Delhi High Court enables journalist Rana Ayyub to travel overseas

‘Enforcement Directorate lookout circular issued in haste’ 

Rana Ayyub
Journalist Rana Ayyub allowed to travel overseas by the Delhi High Court with conditions as Justice Singh said that the lookout circular was issued in haste Photo The Wire

On 4 April 2022, the Delhi High Court allowed journalist Rana Ayyub to travel overseas, saying that the enforcement Directorate’s lookout circular barring her from traveling out of the country was ‘issued in haste.’ The Indian Express story on the following morning reports that Justice Chandra Dhari Singh said that the lookout circular interferes with Ayyub’s right to personal liberty and free movement. The court said that the Enforcement Directorate has no ‘cogent reason’ to presume that she would not appear before it as she had done so, “On each and every date … when summoned.”

Rana Ayyub was detained at the Mumbai airport as she was scheduled to fly to London. The purported reason for stopping her from leaving the country was because the Enforcement Directorate is investigating the use of funds she collected to help people during the Covid-19 lockdown using the online Ketto platform. The government enforcement agency has apparently alleged that she has not completely used the funds for the purpose that they were raised. 

After two hours of detention at the airport, the Enforcement Directorate emailed a summons to her, directing her to remain present before it on 1 April 2022. In the high court, additional solicitor general SV Raja appeared for the Enforcement Directorate and accused her of withholding documents. Advocate Vrinda Grover representing Ayyub told the court that she had supplied all the documents to the Enforcement Directorate and also volunteered to appear before it. 

Lookout circular a coercive measure

“The impugned LOC (lookout circular) is accordingly liable to be set aside as being devoid of merit as well as for infringing the human right of the petitioner to travel abroad and to exercise her freedom of speech and expression,” the court stated. Justice Chandra Dhari Singh called the lookout circular a coercive measure to make a person surrender, saying it is to be issued in cases where the accused is deliberately evading summons or arrest or where a person fails to appear in court despite being issued a non-bailable warrant.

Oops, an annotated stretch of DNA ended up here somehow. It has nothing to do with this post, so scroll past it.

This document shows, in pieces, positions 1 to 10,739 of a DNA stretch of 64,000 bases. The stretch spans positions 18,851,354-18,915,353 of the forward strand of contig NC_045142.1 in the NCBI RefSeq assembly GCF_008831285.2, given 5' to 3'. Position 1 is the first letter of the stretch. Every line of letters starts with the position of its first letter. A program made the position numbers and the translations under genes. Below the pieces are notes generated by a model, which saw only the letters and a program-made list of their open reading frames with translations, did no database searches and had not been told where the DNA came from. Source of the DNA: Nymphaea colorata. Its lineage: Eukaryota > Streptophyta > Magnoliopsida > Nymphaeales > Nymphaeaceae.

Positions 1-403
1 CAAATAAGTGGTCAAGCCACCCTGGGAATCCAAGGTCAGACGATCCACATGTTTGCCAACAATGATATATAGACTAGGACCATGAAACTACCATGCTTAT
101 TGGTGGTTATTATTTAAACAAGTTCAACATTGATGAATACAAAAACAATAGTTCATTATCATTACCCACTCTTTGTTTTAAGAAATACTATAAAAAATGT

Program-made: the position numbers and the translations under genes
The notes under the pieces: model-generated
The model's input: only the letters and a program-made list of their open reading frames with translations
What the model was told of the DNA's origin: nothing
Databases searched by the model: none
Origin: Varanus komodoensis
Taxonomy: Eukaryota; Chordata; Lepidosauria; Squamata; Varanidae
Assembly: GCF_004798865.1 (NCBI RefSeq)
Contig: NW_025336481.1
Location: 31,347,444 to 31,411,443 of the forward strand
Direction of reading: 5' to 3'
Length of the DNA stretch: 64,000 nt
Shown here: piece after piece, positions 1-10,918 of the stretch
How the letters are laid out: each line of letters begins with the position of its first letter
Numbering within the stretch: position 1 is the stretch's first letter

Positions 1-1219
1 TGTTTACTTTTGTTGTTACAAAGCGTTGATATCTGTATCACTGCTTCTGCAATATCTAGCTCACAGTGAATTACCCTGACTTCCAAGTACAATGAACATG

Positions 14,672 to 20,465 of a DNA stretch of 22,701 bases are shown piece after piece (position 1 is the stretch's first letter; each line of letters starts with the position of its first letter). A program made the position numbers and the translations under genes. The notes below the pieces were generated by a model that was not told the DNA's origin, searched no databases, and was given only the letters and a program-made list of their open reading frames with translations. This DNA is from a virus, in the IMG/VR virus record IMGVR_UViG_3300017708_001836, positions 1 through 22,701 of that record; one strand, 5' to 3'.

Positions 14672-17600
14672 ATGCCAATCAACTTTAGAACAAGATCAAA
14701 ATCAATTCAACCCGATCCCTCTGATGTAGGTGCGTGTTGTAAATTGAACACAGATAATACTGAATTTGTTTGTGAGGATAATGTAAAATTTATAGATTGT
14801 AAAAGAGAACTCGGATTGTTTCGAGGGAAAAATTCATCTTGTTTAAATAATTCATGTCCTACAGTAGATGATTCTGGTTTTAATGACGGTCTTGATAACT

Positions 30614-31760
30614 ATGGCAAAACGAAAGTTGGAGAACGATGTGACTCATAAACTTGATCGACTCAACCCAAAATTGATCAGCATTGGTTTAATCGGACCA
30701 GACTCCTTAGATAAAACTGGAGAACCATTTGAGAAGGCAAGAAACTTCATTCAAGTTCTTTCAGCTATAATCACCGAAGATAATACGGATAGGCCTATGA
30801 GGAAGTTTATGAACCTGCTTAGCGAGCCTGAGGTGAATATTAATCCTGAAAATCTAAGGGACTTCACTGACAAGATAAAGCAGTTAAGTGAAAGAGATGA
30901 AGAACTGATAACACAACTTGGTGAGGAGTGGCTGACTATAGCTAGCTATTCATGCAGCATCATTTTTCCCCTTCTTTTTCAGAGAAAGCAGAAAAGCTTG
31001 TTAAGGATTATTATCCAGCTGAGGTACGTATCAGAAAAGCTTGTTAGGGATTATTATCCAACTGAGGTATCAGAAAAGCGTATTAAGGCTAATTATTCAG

The court also questioned the Enforcement Directorate’s argument that Ayyub is only making, “A show of cooperation.” Justice Singh asked why she had not been arrested, “She is not charged for Rs. 1,000 crores … must be Rs 10 crores, 20 crores. (You have) already frozen her account.”

Nevertheless, Ayyub will be required to submit her travel dates along with a detailed itinerary with the addresses of the places she will be visiting and also deposit a surety of Rs 1 lakh with the Enforcement Directorate in Mumbai. She will also have to return to Mumbai before 11 April 2022. “The petitioner shall give the undertaking to appear before the investigation agency immediately on her return and on the dates that might be fixed by the investigation agency for interrogation, if any, after the travel period,” the court said. 

2023 promises an interesting ride for print in India

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The fragmented commercial printing industry faces substantial challenges as does the newspaper industry. While digital short-run printing and the signage industry seem to be recovering a bit faster, ultimately their growth will also be moderated by the progress of the overall economy. On the other hand book printing exports are doing well but they too face several supply-chain and logistics challenges.

The price of publication papers including newsprint has been high in the past year while availability is diminished by several mills shutting down their publication paper and newsprint machines in the past four years. Indian paper mills are also exporting many types of paper and have raised prices for Indian printers. To some extent, this has helped in the recovery of the digital printing industry with its on-demand short-run and low-wastage paradigm.

Ultimately digital print and other digital channels will help print grow in a country where we are still far behind in our paper and print consumption and where digital is a leapfrog technology that will only increase the demand for print in the foreseeable future. For instance, there is no alternative to a rise in textbook consumption but this segment will only reach normality in the next financial year beginning on 1 April 2023.

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